cities, little and big. submitted. Ue
became, by virtue of his alliance witb
Murcbell, state senator from Benton
county and leader-we cling to tbe
euphemism-of the county organisa
"He's all right" he repeated and
"Eh?" said Murcbell "Who's all
"Wby, Johnny Dunmeade. of course
Didn't tell yon how I happened to be
goin' to see htra 'stead of tbe other way
round It's a horse on me. all right"
He threw bnrk
Chuckle hers me a
convention**? am not a barbarian hi stord for him to come to my office last
of philosophising with
tractor and secured uwo,. eamtmctti campaign and the of
2 %L S 5 2. !l!-? 1 Uce according to my own notion, id
ran It straight"
"Surer agreed Sheehan.
"1 really mean It. you know," John
Tuesday at 2 o'clock sharp. Guess be
knew what for He came, all right I
thought It'd do blm good to cool bis
heels awbile-keep him from gettln'
too chesty. Guess be waited about
half an hour and then got up. 'Pre
sent my compliments to Senator Sbee
ban.' he suys to tbe boy, 'and tell blm
to go to the devil and learn bow to
keep his appointments,' and left. 'Long
•bout 3 o'clock I strolled out and gets
his message." Sbeeban paused long
enough to slap his thigh resoundingly.
"He's all rl bt. Ain't any one told me
to go to the devil for some time. He'll
be worth 500 extra mojority-to tbe
"If he'll take the nomination."
"Take If Of course he'll take It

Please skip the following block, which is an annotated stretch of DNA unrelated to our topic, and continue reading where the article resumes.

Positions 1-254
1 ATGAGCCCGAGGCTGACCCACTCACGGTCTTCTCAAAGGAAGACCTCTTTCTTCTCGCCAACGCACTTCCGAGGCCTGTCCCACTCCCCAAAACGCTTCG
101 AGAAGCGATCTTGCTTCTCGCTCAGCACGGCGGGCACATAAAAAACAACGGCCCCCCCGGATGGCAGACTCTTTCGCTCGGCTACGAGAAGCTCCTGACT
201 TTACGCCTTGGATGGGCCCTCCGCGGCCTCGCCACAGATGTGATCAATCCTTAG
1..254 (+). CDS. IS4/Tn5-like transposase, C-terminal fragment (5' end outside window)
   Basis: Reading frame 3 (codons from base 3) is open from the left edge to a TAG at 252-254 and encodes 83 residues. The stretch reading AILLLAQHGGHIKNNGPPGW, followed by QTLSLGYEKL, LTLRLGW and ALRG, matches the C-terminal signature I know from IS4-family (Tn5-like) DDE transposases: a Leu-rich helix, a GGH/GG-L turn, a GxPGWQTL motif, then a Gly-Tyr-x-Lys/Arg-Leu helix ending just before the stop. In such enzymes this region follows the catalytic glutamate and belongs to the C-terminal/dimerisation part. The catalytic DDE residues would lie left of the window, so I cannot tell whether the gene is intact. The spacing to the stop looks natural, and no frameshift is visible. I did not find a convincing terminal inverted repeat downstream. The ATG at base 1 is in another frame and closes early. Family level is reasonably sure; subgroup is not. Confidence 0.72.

Ain't there $1,500 a year in it for him?
And mebby when his term's ended be
might go to tbe legislature as repre
"Or state senator?'
Sheeh:in grinned. "Say. do I look
like 1 was on my way to the bone
He became serious. "What's the
matter with the people, anyhow? Rais
in' Cain all over ^tbe state—Just be
cause," he added complalnlngly, "one
trust company went up and tbe cashier
shot itself. Ain't business good?
Ain't tbe organization given them good
government?" he demanded.
"It has." Senator Murcbell spoke
"What do they want, then?'
"I don't know. Tbey don't know.
And as long as they don't know," Mur
cbell said dryly, "you and 1. Jim,
needn't be afraid"
They had reached and turned the
corner of the street that bounds the
court house square on the north They
stopped at a frame, two room shack
by the door of which hung a battered
tin .sijrn. "John Dunmeade. Attorney at
Law" Slicehnn led the way Inside
Through the door of the Inner room
came the muffled drone of voices. The
two men seated themselves In the I
passed Then the door opened and
John Dunmeade emerged, ushering out
a big. bearded farmer. When tbe cli
ent had left the young lawyer turned
to bis callers and shook bands, warmly
with Murchell and hastily witb Shee
"Will you step inside, gentlemen?"
& They took seats around the old.
time stained mahogany ta'de.
-"Well?" Dunmeade's look addressed
the remark to Senator Murchell.
The senator smiled slightly. "I'm
here only as an honorary vice presi
dent Ask Shceban He likes to talk."
"Sure," Sbeeban grinned. "I ain't
one of .them that 'believes tbe feller
that don't talk is deep and wise. He
gener'ly ain't tnlkln' because he can't
think of nothin to say." He paused
and continued. "Well. Mr. District Af
"Isn't that a little premature?" John
For answer tbe Honorable Jim drew
^farth from another pocket *a folded
newspaper, which be spread out on bis
knees. Solemnly he began to read:
"We should not dignify tbe present
rather unsettled political conditions
with the name crisis. But it is un
questionably a time when'our party
most inspect its path carefully: At
such a time it behooves it to choose
as candidates duly men wbose fear
lessness and honesty are not open to
question Benton county has this fall
to fill the important office of district
attorney. Of all those meutloned for
this post we know of none who so
well fills the bill as John Dunmeade.
tbe popular and brilliant young lawyer
of New Chelsea His name"—Sheehan's